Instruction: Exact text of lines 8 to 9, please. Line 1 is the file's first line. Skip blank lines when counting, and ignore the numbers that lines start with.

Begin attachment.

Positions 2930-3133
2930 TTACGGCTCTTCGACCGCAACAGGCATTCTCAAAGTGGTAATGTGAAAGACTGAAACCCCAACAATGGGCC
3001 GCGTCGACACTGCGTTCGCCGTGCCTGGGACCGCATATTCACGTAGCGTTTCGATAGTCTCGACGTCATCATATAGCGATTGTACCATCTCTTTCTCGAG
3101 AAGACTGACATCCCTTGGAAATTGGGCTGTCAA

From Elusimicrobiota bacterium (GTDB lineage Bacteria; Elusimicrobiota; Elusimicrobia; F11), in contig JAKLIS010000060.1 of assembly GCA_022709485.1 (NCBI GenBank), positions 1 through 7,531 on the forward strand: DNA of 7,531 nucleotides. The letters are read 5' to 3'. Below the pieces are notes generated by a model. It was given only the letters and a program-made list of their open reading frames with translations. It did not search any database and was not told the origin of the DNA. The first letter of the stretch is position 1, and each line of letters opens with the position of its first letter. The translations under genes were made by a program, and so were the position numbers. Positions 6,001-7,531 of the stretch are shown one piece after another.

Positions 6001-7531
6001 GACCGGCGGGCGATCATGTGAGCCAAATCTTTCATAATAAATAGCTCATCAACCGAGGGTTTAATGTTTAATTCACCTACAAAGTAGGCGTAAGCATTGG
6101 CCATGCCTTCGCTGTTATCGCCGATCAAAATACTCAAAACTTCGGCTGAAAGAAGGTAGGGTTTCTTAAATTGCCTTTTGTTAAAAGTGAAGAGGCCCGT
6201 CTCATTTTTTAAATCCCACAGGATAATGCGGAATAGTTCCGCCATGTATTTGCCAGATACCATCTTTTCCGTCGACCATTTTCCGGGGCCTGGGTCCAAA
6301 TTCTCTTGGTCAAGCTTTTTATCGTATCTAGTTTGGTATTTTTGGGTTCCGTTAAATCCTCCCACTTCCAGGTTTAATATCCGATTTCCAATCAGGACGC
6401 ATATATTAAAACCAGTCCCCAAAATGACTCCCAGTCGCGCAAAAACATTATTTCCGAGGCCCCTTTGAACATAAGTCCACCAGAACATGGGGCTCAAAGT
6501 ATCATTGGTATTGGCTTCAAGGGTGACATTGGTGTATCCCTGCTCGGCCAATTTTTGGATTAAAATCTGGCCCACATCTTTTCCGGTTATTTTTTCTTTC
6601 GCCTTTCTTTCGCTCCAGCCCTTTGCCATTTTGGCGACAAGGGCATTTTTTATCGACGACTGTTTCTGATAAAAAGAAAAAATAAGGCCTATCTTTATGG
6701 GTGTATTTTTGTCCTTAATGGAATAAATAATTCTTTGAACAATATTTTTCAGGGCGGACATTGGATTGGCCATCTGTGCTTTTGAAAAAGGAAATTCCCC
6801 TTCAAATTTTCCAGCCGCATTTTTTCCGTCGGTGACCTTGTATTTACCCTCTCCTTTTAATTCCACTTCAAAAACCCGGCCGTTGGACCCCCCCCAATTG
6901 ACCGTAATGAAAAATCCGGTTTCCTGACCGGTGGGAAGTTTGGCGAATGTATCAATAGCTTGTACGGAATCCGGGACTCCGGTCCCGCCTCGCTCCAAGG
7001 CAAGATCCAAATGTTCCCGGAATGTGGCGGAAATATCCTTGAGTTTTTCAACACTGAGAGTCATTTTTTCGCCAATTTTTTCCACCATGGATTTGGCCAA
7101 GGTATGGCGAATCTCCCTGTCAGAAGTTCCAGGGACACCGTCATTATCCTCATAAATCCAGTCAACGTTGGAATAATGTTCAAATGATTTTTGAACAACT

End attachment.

6101 CCATGCCTTCGCTGTTATCGCCGATCAAAATACTCAAAACTTCGGCTGAAAGAAGGTAGGGTTTCTTAAATTGCCTTTTGTTAAAAGTGAAGAGGCCCGT
6201 CTCATTTTTTAAATCCCACAGGATAATGCGGAATAGTTCCGCCATGTATTTGCCAGATACCATCTTTTCCGTCGACCATTTTCCGGGGCCTGGGTCCAAA